Double taxation treaties (DTTs)
The tables below set out the rates of WHT applicable to the most common payments of dividends, interest, and royalties under UK domestic law where such a liability arises and the reduced rates that may be available under an applicable DTT. Please refer to specific treaties to ensure the values are up-to-date and ensure you have considered the potential impact of the Multilateral Instrument (MLI). The MLI came into force in the United Kingdom on 1 October 2018. The MLI will have a fundamental impact on how taxpayers access any DTT that both contracting states have opted to be covered by the MLI, subject to the options and reservations both have made in relation to a range of matters (including the date on which it will take effect for particular taxes).
Note that following Brexit and the end of the transition exit period on 31 December 2021, payments of interest, royalties, and dividends to UK companies ceased to qualify for relief under the Interest and Royalties Directive (IRD) and the Parent-Subsidiary Directive (PSD), respectively, from 1 January 2021. The United Kingdom had incorporated the IRD into domestic law in a way that did not rely on the UK being a member of the European Union to continue to be effective, so UK companies initially continued to be able to pay interest and royalties without deducting WHT in circumstances where the IRD would have applied. However, that UK legislation was repealed with effect from 1 June 2021 (or 3 March where anti-abuse measures apply). From that date, payments of interest and royalties by UK companies to associated companies resident in the European Union are subject to WHT unless relief is available under the applicable DTT (and subject to the conditions and limitations of that treaty). The United Kingdom does not impose WHT on dividend payments, so the loss of the PSD does not impact the WHT on dividend payments made by UK companies.
There is generally no requirement to deduct WHT from dividends.
An exception is in respect of PIDs paid by UK REITs, which are subject to WHT at 20% (albeit the recipient may be entitled to reclaim some or all of the WHT under the terms of any applicable DTT). Therefore, dividends (other than PIDs) are always paid gross.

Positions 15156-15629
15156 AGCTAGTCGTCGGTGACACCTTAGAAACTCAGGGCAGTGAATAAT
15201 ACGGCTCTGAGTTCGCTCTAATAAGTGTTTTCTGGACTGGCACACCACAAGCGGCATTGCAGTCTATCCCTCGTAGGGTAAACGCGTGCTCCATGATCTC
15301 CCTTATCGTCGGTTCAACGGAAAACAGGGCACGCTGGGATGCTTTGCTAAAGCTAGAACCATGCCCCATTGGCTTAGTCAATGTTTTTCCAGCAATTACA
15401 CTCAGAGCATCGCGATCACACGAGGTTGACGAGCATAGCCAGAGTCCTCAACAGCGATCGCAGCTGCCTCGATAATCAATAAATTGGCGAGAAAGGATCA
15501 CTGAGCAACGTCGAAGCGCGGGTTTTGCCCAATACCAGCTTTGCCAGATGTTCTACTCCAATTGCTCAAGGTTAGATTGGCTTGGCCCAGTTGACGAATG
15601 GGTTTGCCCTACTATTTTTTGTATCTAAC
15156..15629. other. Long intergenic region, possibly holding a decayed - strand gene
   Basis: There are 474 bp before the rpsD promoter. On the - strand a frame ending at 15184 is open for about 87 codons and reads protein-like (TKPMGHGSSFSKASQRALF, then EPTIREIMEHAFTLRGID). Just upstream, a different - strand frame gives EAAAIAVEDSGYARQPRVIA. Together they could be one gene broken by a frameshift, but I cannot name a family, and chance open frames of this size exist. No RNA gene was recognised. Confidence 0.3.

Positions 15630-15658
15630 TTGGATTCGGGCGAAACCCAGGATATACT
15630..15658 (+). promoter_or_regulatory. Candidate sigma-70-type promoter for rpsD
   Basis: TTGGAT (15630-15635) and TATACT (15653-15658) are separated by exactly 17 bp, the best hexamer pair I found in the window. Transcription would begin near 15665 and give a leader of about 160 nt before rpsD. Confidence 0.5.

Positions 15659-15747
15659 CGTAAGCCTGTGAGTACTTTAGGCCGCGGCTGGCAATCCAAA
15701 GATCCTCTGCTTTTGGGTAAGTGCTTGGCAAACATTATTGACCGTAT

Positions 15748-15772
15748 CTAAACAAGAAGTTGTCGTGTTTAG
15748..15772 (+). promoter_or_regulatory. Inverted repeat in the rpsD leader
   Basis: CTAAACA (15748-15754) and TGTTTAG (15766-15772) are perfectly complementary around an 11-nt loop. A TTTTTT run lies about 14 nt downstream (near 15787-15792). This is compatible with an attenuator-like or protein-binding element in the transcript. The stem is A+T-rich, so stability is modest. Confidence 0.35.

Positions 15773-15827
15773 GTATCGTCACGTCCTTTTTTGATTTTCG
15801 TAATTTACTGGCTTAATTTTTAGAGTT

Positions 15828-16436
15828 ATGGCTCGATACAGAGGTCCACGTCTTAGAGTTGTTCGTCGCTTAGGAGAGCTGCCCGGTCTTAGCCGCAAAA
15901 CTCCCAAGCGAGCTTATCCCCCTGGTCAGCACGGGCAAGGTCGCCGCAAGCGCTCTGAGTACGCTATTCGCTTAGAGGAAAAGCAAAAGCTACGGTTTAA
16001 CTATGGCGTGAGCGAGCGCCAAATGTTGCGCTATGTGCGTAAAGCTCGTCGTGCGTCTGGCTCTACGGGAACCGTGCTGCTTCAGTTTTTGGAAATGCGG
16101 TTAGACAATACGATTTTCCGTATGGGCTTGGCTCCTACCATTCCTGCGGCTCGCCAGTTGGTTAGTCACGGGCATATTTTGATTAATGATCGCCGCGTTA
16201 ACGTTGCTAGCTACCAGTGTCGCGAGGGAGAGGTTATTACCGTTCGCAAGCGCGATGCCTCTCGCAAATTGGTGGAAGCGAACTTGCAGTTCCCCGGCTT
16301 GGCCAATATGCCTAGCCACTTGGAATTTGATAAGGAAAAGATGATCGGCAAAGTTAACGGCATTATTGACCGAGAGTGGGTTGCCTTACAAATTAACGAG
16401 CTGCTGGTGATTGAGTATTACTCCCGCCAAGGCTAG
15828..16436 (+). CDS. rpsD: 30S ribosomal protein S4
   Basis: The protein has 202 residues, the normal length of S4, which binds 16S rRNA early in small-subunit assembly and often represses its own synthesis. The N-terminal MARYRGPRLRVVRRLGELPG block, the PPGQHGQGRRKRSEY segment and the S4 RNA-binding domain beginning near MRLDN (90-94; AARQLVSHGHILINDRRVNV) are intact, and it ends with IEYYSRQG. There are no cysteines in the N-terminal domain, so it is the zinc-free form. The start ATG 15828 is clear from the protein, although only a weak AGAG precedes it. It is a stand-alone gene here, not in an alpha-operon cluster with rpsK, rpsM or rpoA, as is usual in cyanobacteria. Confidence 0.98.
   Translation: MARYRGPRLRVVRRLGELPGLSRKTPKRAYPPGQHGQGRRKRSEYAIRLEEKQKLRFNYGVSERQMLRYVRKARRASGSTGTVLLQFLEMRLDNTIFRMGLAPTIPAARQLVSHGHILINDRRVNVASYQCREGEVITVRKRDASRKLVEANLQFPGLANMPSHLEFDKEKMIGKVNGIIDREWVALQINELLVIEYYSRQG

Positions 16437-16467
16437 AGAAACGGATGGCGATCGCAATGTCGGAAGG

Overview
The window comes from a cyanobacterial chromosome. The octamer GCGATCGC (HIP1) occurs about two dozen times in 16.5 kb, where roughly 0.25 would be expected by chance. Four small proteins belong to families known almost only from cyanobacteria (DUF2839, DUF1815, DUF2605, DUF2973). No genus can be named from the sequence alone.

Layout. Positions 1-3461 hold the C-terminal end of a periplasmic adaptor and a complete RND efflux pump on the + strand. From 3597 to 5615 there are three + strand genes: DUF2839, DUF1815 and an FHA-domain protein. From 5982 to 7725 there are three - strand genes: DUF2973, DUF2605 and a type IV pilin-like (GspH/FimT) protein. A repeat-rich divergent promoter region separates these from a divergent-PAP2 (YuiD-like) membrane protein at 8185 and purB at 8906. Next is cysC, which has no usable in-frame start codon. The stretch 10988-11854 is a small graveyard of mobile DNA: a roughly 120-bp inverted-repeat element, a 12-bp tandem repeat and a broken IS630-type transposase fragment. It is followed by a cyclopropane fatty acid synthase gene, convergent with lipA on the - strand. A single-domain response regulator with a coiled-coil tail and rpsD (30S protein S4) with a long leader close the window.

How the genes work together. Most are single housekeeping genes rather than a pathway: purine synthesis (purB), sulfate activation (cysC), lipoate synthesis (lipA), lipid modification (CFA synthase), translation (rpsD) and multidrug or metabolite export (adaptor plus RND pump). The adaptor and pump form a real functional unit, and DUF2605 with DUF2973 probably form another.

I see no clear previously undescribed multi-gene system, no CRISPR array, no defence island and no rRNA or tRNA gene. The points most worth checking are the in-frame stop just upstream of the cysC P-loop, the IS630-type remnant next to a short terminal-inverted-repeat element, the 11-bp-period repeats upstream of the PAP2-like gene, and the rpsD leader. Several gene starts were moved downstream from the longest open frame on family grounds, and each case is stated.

As discussed in more detail above, WHT applies only to 'annual interest' (i.e. excluding interest on certain short-term loans). Banks and similar financial institutions are also normally able to pay annual interest to non-UK residents free of WHT. In addition, most of the UK treaties provide for a zero-rate of withholding on interest paid to governmental and quasi-governmental lenders. Such exemptions are not separately indicated in the tables below.
|Resident recipient||WHT (%)|
|Corporations||0/20 (1)||0/20 (1)|
- Payments to any UK resident company can be made free of WHT if the recipient is chargeable to tax on the interest or royalty.
|Non-resident recipient corporations and individuals||WHT (%)|
|Antigua and Barbuda||20||0|
|Brazil (not yet in force)||7/10/15 (7)||10|
|British Virgin Islands||20||20|
|Canada||0/10 (7)||0/10 (4, 6)|
|Guernsey (includes Alderney and Hern)||0/20 (7)||0/20 (7)|
|Jersey||0/20 (7)||0/20 (7)|
|Chile||4/5/10 (2)||2/10 (6)|
|China (excludes Hong Kong)||10||6/10/20 (4, 8)|
|Czech Republic||0||0/10 (11)|
|Gibraltar||0/20 (7)||0/20 (7)|
|India||10/15 (2)||10/15 (6)|
|Indonesia||10||10/15/20 (7, 8)|
|Ireland, Republic of||0||0|
|Isle of Man||0/20 (7)||0/20 (7)|
|Ivory Coast (Côte d’Ivoire)||15||10|
|South Korea (Republic of Korea)||10||2/10 (8)|
|Kyrgyzstan (in force 1 January 2023)||5||5|
|Lithuania||0/10 (7)||0/5/10 (4, 8)|
|Malawi||0/20 (3)||0/20 (3)|
|North Macedonia||0/10 (5)||0|
|Papua New Guinea||10||10|
|Philippines||10/15 (7)||15/20 (9)|
|St. Kitts and Nevis (St. Christopher and Nevis)||20||0|
|Saudi Arabia||0||5/8 (8)|
|Slovak Republic||0||0/10 (4)|
|Sri Lanka||10||0/10 (9)|
|Trinidad and Tobago||10||0/10 (9)|
|Turkey (excludes North Cyprus)||15||10|
|United Arab Emirates||0/20 (7)||0|
|United States||0/15 (11)||0|
UK domestic law generally charges WHT on patent, copyright, and design royalties, although there can be definitional uncertainties. Many treaties allow reduced rates for a wider range of royalties. These are mentioned in this table, even though there may be no UK WHT applied under domestic law.
- 3% for news; 5% for copyright; 10% industrial; 15% other royalties.
- Lower rate for loans from banks and financial institutions.
- Higher rate applies if recipient controls more than 50% of payer.
- Lower rate applies to copyright royalties.
- 0% on loans between businesses.
- Lower rate applies to industrial, commercial royalties.
- Specific additional conditions apply for lower rate.
- Lower rate applies for equipment royalties.
- Lower rate applies to films, TV, and radio.
- Higher rate applies to certain profit related interest.
- Specific conditions apply for higher rate.